Yes, because the political parties, their duty is just to campaign to persuade the people to support your party; it’s not to register voters. Developed countries have done this, but in Malaysia, we are still practising a style like it was before independence – our campaign style is like in the 1950s. I was in England once when parliament was dissolved. I waited for a few days, I wanted to experience the rally in Britain, but they did not have it because all campaigns were through radio and television. But we still have to go to the villages every night like in the 1950s; so we are very backward.
You feel strongly about equal media access and that all parties be given time on radio and television?
Yes, the house-to-house ceramah is an old-fashioned way of doing things. We are a developed country. Why do we have to do it this way? But we find ourselves having to because we don’t have access to the media. So in terms of campaigning, it is still like 50 years ago. Singapore has also changed. In last month’s general election, they allowed campaigning through the media. Candidates from any party were allowed to talk on television and radio. Even Indonesia has this. We are very far behind. So the walk for democracy is also one for freedom of media and speech.
But there is fear among journalists that when Islamic parties come to power, they don’t honour the promise of press freedom. We have seen it happening in many countries, not just press, but other freedoms too.
I don’t think PAS is like that. We are not like the Taliban or the other parties. We are going to take power through elections. We are going to do it by working with other parties. We will then share power. When you are sharing power, you have to do a lot of consulting with other parties and even NGOs. So don’t worry.
And next on your agenda?
Next is to counter what other people are saying about us. To counter their propaganda and to win over the people. Actually now we have to concentrate on the Malays first. Because from by-elections, we can see that there is a little drop in Malay support for us. And we have to work hard to fight such propaganda that should BN lose, DAP will control Malaysia. How can that be? But some people believe (that). Politics is perception. It’s not fact, but perception. Like now, they say the Chinese are already in control of Penang.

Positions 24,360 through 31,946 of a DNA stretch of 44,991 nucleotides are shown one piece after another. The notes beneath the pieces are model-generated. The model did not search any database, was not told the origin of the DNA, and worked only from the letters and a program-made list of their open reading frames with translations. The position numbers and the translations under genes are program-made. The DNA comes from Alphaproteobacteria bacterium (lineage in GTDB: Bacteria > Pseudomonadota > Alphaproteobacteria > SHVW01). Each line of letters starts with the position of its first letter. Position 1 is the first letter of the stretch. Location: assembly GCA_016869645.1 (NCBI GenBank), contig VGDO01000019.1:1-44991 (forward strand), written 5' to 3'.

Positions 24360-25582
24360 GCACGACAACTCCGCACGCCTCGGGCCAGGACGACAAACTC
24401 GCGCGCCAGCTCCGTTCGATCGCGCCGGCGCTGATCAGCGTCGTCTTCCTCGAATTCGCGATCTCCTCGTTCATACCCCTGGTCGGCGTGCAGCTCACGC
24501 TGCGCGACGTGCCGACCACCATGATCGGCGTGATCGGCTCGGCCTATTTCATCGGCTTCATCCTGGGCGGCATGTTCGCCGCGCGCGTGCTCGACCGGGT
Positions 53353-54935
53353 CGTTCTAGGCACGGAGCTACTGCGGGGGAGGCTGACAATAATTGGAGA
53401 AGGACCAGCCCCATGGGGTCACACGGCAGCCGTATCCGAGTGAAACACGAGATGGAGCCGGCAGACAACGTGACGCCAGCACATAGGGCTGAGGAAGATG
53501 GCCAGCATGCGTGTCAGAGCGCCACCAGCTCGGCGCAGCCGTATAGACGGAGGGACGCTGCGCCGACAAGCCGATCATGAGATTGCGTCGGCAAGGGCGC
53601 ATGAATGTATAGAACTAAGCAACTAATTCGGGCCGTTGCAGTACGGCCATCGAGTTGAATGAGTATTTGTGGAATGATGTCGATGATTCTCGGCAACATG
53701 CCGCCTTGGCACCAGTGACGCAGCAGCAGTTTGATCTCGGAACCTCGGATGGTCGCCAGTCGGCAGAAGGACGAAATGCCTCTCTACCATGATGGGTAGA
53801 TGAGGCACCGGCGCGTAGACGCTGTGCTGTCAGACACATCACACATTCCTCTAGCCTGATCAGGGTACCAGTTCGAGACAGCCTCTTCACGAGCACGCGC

How to you plan to counter that kind of propaganda or talk?
That’s why the Pakatan Rakyat parties plan to go on a massive roadshow. On July 1, DAP secretary-general Lim Guan Eng and I will be speaking at a gathering in Kuala Terengganu. The topic: “PAS ganti Umno”. We are going to explain what we are and what we are going to do. We’ll move from one state to another.
This thing ‘PAS ganti Umno’ is going to go to all states?
Yes, all states. Now the fear is not of the Chinese or Indians, but the Malays. This is because of the propaganda in some Malay language newspapers. We have to fight that propaganda. Since we don’t have access to media, we have to do roadshows.
Do you really believe in democracy?
Yes, democracy and human rights. My observation is that the Malays are less concerned about human rights issues compared to the Chinese. For example, the Teoh Beng Hock issue – it has been two years but they still continue, but (assistant customs director) Ahmad Sarbani Mohamed, two months and it is almost forgotten.
You think the Malays care little about human rights – are you going to do something about it?
We will plan something. People must be made aware that certain ways of doing things are improper and we must speak up. Not the Malays – they do not speak up for those arrested under the ISA. When PAS people were detained under the ISA, some Umno people said padan muka (serves them right). When the Umno people are detained, the PAS people will say padan muka – that should not be the way. We must enlighten the Malays about human rights and its universality. MCA, Gerakan and DAP have condemned the recent action of the police in marking with a cross the foreheads of some women caught in a vice raid as a violations of human rights.
People say you are close to the Chinese and other races. Why are you seen as such?
I was from Penang from a young age; we cycled through Bukit Mertajam, we interacted with people of all races and talked to them. So from a young age, I have always been exposed to the Chinese and Indians.
Are you aware of the struggles of (former PAS president) Dr Burhanuddin al-Helmy ?
My hero. I like him very much because for one thing, he was different from other PAS leaders, more accommodative of the other communities – like Hizbollah secretary-general Hassan Nasrallah in Lebanon. That’s why I want to know more about his struggles … all races appreciate what Dr Burhanuddin was trying to do. I want to learn how he was supported by all communities.
During his time, there was less emphasis on race …